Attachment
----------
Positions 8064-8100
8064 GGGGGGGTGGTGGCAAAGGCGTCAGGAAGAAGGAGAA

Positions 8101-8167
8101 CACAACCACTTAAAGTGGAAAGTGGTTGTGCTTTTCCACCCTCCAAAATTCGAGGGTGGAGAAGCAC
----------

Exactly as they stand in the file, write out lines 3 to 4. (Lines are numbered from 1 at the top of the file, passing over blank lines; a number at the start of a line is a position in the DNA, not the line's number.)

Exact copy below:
Positions 8101-8167
8101 CACAACCACTTAAAGTGGAAAGTGGTTGTGCTTTTCCACCCTCCAAAATTCGAGGGTGGAGAAGCAC